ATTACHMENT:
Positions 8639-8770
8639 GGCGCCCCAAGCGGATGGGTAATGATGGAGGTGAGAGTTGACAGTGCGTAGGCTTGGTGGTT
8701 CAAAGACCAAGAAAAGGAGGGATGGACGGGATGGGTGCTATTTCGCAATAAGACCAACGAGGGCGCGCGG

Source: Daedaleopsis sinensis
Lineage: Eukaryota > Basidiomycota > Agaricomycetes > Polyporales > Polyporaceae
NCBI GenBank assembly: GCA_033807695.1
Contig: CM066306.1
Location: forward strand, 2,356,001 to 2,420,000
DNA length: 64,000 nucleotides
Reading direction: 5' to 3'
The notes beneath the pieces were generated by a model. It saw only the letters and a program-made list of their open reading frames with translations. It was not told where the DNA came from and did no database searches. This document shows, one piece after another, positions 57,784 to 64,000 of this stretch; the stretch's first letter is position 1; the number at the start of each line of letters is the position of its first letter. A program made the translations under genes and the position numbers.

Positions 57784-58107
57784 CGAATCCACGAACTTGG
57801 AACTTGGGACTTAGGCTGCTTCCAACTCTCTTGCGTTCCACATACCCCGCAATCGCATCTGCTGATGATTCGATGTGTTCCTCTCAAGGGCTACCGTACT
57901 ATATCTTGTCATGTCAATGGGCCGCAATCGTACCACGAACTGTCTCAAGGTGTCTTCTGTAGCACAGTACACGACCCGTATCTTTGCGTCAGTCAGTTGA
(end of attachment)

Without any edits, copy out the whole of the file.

Positions 8639-8770
8639 GGCGCCCCAAGCGGATGGGTAATGATGGAGGTGAGAGTTGACAGTGCGTAGGCTTGGTGGTT
8701 CAAAGACCAAGAAAAGGAGGGATGGACGGGATGGGTGCTATTTCGCAATAAGACCAACGAGGGCGCGCGG

Source: Daedaleopsis sinensis
Lineage: Eukaryota > Basidiomycota > Agaricomycetes > Polyporales > Polyporaceae
NCBI GenBank assembly: GCA_033807695.1
Contig: CM066306.1
Location: forward strand, 2,356,001 to 2,420,000
DNA length: 64,000 nucleotides
Reading direction: 5' to 3'
The notes beneath the pieces were generated by a model. It saw only the letters and a program-made list of their open reading frames with translations. It was not told where the DNA came from and did no database searches. This document shows, one piece after another, positions 57,784 to 64,000 of this stretch; the stretch's first letter is position 1; the number at the start of each line of letters is the position of its first letter. A program made the translations under genes and the position numbers.

Positions 57784-58107
57784 CGAATCCACGAACTTGG
57801 AACTTGGGACTTAGGCTGCTTCCAACTCTCTTGCGTTCCACATACCCCGCAATCGCATCTGCTGATGATTCGATGTGTTCCTCTCAAGGGCTACCGTACT
57901 ATATCTTGTCATGTCAATGGGCCGCAATCGTACCACGAACTGTCTCAAGGTGTCTTCTGTAGCACAGTACACGACCCGTATCTTTGCGTCAGTCAGTTGA